“I knew to make this work, I had to take it to the next step,” he says. “There was a void in the industry because everything had been amalgamated and that created room for competition.”

Another feather in the company’s cap occurred when Warner Brothers came on board to request some artwork. Indeed, iclipart.com’s images were featured in the blockbuster movie, The Hangover (a wall mural seen in the police station), and the Trouble with the Curve Ball (the logo on the baseball).

Most recently, the Hoys launched a new arm for their business, iphotos.com, which provides images to those in need from photographers based around the world. In all, there are more than 7.8-million images on file.

“As we entered in the educational market, we had to strengthen our content with photos,” says Charlie, noting the demand for photos is solid.

The Hoys employ two full-time and one part-time staff that assist with tasks like sorting, categorizing and tagging images to make them search engine-friendly, which is a job one of their employees, Bonnie Gropp, takes on with relish.

“Bonnie is star struck because she got a call last week from (the TV show) Criminal Minds,” notes Charlie.

Jane McCutcheon, another staff member, says another great part of the job is the fact the company donates a portion of its revenues to the website company, kiva.org, which grants microloans to people in developing countries for things like purchasing material to get sewing businesses started. McCutcheon says sorting through the requests and finding ways to help others is an “amazing” part of her work. Indeed, the company has helped nearly 1,400 people to date.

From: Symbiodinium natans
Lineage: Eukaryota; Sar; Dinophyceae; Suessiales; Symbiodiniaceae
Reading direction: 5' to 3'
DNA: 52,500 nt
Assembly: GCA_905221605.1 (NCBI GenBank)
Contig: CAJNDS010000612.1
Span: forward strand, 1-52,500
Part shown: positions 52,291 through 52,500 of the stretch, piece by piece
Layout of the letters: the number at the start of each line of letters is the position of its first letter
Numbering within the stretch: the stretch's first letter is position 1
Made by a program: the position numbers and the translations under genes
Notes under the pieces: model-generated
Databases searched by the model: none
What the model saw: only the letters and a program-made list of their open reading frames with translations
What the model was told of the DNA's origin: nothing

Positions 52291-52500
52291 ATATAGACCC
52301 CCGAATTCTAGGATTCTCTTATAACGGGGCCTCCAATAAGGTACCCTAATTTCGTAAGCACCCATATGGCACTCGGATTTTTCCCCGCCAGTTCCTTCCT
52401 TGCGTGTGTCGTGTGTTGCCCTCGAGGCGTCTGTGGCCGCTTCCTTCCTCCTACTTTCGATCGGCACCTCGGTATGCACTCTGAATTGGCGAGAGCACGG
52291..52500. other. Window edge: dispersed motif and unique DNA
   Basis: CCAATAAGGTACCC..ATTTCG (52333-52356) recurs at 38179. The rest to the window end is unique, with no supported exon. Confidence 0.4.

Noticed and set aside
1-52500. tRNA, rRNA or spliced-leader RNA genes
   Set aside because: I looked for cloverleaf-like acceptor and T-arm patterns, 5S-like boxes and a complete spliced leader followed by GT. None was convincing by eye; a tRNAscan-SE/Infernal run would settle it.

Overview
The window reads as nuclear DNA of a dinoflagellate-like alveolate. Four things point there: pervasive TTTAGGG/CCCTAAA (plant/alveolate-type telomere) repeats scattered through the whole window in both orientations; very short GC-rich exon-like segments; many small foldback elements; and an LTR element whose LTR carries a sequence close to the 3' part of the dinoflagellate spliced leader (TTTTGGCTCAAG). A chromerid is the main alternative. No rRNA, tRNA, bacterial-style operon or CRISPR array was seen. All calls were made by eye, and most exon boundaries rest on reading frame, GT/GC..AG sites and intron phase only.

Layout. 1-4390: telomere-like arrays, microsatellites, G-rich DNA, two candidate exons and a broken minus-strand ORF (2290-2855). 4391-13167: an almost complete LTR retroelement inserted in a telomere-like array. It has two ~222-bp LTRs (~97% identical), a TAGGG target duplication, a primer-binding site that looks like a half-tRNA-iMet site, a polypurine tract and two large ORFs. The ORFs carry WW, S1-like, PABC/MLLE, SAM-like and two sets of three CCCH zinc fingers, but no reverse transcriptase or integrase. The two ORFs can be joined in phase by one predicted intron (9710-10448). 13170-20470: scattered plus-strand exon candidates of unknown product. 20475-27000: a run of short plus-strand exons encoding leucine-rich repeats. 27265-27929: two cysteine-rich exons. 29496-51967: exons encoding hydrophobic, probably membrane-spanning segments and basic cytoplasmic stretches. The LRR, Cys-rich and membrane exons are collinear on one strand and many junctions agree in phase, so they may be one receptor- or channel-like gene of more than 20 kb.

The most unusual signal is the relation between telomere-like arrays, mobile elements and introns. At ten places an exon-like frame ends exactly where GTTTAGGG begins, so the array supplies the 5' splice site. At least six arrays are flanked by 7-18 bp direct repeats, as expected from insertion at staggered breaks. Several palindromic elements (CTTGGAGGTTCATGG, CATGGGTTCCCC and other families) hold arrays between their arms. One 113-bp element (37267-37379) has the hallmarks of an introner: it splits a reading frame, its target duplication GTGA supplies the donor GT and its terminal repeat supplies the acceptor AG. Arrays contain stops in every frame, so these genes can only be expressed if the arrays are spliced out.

The Hoys say the transition from city to rural living was an easy one and that they can easily boast some of the best connectivity in the world.

“We plan to stay in Brussels,” says Charlie. “We have the best connection to the Net I’ve ever experienced. We have clients from all over the world that can’t believe how good it is.”

Charlie notes the company is now moving into the Latin America market but the commitments to service are the same.
“One thing that we can do is offer the personal service and flexibility,” he says, noting customers like the fact they can call the business at virtually any time of day and talk to a person.

The fact that the Hoys have launched a successful venture here resulted in the County of Huron’s economic development choosing to profile the company in what will soon be launched as a series of stories on what the county can offer to companies and individuals that are eyeing the area as a possible place to locate. Charlie says the region’s superior connectivity is a key part of the piece.

Editor’s note: We posed a question on our Facebook page (The Huron County Paper) that asked Huron County residents to share with us the name of a business, place or thing that could well be called one of the county’s best-kept secrets so that we can help let the secretive kitty out of the bag, so to speak. As a result of the feedback, we are offering up this profile piece that is the first of what will be an ongoing series of profiles on things in our region that make us great. Want to share your secret? Give us a call at 519 482-3197, shoot us an e-mail at TheHuronCountyPaper@gmail.com or post your suggestion on our Facebook page.

 

By Cheryl Heath, The Huron County Paper, September 2013